Overall Tripwire has a slight edge here, but mostly because the more conventional – in this context – CBT has come up with too much of a good thing. Its CD could have lost one-quarter of its length without compromising its sound. As it is, all hands on both discs produce fine work on original compositions mostly from trio members as well as in CBT’s case, three memorable lines from someone named “D. Taba”.
Scherzberg never pushes his sax’s voice to that height on Looking in My Ear. An additional difference is while most of New Directions’ tunes are andante, the majority of those on the other CD’s are adagio, the better to fit with the Free Improv ethos.
Besides having refined the cooperative style on two earlier CDs in this formation, all three of Tripwire’s players have extensive, international Free Music experience. Hughes, for instance, plays with the German Improv trio Propele di Katsa and Italian pianist Alberto Braida; Scherzberg works with Hamburg-based trumpeter Birgit Ulher and Berlin-based multi-reedist Wolfgang Fuchs; and Arnal gigs with German pianist Dietrich Eichmann and American pianist Gordon Beeferman.
Tossing aside the conventions of both head-solo-head and the divide among soloists and accompanists, the trio operates most frequently in triple counterpoint, with inchoate ideas sometime brought to fruition – and sometimes not. One defining characteristic is displayed on “A Whisper Unknown” where extended silent patches segment the buzzing arco bass lines, carefully positioned floor tom and chime echoes plus horn squeaks and squawks.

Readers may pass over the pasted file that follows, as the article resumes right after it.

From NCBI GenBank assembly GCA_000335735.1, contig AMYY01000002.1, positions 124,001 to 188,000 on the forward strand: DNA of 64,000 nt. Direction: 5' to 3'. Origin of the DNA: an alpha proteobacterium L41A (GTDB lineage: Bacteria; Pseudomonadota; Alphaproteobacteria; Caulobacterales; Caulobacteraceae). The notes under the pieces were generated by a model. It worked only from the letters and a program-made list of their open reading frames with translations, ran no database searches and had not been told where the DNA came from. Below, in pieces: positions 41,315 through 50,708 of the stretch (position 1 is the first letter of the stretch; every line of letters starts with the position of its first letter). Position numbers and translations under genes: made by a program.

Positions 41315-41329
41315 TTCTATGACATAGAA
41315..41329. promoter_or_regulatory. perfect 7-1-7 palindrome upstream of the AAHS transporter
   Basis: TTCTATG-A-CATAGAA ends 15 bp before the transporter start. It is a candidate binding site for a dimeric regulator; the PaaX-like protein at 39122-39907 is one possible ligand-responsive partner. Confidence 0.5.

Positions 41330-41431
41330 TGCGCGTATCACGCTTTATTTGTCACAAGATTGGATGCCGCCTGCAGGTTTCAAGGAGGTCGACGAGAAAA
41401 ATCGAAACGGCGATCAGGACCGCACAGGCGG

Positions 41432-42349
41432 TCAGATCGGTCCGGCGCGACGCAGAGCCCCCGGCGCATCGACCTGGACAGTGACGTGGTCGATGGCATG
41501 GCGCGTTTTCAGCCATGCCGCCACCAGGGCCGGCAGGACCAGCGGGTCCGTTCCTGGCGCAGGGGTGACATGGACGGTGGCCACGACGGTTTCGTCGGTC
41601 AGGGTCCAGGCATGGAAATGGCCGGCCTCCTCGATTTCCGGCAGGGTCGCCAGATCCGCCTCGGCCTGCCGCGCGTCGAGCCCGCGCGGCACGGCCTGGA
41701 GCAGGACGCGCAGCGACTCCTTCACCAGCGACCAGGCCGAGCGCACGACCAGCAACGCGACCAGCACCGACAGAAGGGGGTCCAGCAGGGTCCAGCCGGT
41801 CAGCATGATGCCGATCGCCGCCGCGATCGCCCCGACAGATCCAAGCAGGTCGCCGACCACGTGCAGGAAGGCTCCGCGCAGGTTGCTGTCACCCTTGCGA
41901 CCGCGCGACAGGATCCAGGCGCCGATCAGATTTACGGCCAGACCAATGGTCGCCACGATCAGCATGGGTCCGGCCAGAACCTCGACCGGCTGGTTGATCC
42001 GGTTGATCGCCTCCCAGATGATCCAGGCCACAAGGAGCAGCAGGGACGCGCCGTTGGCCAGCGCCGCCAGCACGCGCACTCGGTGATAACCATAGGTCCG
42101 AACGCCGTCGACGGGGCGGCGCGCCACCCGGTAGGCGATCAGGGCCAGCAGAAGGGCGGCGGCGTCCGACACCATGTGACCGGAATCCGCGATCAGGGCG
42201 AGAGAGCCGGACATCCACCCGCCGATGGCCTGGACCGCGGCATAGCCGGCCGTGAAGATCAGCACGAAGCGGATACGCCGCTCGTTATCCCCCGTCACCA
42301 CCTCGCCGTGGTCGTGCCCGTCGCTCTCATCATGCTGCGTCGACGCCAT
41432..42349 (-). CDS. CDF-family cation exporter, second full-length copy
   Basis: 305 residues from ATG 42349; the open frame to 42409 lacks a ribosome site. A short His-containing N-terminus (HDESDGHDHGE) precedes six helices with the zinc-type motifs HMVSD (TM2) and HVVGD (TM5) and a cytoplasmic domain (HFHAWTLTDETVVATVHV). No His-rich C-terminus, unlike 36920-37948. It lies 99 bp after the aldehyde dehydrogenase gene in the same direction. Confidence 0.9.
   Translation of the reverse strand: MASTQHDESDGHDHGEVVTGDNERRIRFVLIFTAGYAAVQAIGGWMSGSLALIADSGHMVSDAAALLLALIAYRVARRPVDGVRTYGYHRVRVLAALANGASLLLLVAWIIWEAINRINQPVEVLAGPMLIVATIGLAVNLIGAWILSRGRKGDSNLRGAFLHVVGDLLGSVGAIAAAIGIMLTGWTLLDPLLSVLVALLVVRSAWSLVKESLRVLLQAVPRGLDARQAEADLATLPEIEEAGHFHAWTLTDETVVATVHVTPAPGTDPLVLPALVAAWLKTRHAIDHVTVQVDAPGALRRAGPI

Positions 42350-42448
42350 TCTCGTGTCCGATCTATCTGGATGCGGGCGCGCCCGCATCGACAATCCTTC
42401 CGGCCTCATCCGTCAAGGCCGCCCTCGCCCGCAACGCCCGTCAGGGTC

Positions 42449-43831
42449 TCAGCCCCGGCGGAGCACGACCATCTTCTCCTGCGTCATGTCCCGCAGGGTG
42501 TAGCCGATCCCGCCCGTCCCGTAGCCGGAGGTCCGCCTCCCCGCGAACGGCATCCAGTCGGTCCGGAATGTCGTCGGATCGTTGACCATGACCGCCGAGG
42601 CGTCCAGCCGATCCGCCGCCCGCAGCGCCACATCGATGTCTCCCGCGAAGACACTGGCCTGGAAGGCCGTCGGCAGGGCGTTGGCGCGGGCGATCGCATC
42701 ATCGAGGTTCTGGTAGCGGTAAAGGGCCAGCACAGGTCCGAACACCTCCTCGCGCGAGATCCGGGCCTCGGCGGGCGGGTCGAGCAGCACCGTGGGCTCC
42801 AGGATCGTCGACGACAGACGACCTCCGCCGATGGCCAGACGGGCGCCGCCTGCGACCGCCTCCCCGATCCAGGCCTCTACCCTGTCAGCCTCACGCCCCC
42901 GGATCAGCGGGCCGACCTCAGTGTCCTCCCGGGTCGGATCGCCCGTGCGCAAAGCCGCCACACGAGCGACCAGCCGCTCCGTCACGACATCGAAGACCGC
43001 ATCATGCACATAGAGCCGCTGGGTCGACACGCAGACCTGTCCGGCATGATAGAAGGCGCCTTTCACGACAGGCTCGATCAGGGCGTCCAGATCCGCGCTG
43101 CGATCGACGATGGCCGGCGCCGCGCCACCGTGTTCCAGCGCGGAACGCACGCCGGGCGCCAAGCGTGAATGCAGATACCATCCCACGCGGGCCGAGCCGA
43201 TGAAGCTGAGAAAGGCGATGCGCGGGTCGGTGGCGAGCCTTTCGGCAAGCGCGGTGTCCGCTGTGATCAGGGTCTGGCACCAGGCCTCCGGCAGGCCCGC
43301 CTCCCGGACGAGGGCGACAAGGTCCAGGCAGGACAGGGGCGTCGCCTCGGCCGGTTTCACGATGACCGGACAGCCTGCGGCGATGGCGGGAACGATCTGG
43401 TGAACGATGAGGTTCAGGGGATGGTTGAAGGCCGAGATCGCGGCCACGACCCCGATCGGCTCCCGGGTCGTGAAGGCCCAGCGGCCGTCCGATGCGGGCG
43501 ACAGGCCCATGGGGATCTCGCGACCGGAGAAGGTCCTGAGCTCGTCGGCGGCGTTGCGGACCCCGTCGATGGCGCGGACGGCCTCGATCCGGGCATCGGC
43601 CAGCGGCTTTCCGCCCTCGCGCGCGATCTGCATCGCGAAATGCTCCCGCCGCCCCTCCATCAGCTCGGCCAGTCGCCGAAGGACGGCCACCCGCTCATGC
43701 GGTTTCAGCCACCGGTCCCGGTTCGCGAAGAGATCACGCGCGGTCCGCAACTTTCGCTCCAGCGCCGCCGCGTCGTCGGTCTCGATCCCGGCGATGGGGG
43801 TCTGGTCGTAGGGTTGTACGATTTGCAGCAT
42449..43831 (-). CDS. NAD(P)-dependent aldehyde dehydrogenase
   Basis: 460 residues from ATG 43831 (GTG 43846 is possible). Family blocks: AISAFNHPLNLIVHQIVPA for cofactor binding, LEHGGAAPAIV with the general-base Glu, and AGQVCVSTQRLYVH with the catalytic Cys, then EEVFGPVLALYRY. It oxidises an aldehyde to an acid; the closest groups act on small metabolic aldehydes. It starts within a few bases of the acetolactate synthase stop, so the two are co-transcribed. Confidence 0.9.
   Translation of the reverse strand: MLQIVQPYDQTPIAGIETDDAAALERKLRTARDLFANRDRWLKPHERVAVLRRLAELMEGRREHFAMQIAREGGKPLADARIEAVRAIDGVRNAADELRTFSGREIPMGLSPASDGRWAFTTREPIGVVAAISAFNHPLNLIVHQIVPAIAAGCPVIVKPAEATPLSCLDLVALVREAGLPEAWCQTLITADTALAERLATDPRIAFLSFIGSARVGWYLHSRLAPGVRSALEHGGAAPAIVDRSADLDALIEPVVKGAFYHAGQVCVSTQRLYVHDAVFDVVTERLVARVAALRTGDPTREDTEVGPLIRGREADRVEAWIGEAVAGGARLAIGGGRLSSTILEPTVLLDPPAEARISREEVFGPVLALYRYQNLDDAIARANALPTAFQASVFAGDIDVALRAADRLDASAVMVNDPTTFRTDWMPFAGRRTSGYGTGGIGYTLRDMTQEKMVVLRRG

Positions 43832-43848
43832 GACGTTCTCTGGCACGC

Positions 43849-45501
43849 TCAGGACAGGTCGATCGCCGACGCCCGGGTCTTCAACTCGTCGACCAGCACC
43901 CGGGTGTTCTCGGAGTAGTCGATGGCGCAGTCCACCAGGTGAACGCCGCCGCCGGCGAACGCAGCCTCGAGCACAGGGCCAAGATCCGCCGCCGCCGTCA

With a particular avoidance of a defining, steady beat and a reliance on oscillated timbres that expand each instrument’s conventional limits, the three also manage to sonically confuse individual tones. Pitter-patter manipulations and soothing pulses may arise from the percussionist or by striking the double bass’s wood; while saxophone lines resemble harmonica exhalations or the spetrofluctuation associated with brass as unambiguously as they do reed vibratos. Additionally, reed tongue slaps often perfectly partner wooden blocks clip clops and striated arco tones.
Another instructive instance of this sonic mishmash occurs on “The Precipice Inside”, almost 12 minutes of subtle pulsations. Sul ponticello bass strokes rest on top of minimalist drum flams and rebounds, as Scherzberg highlights tongue-stopping twitters and hisses colored air through his horn’s body tube. Eventually spittle-directed, darting pitches join the bowed bass line and lightly resonated drum beats for a finale.
While neither of these mixed American-and-other combos could be confused with the other, each articulates a blueprint for contemporary trio improvisation. Eventually, when the CBT’s subsequent discs appear, it’s possible that this initial CD’s reliance on tradition – and excessive length – will be modified so that subsequent efforts will be as noteworthy as Tripwire’s third disc is here. Ken Waxman (JazzWord)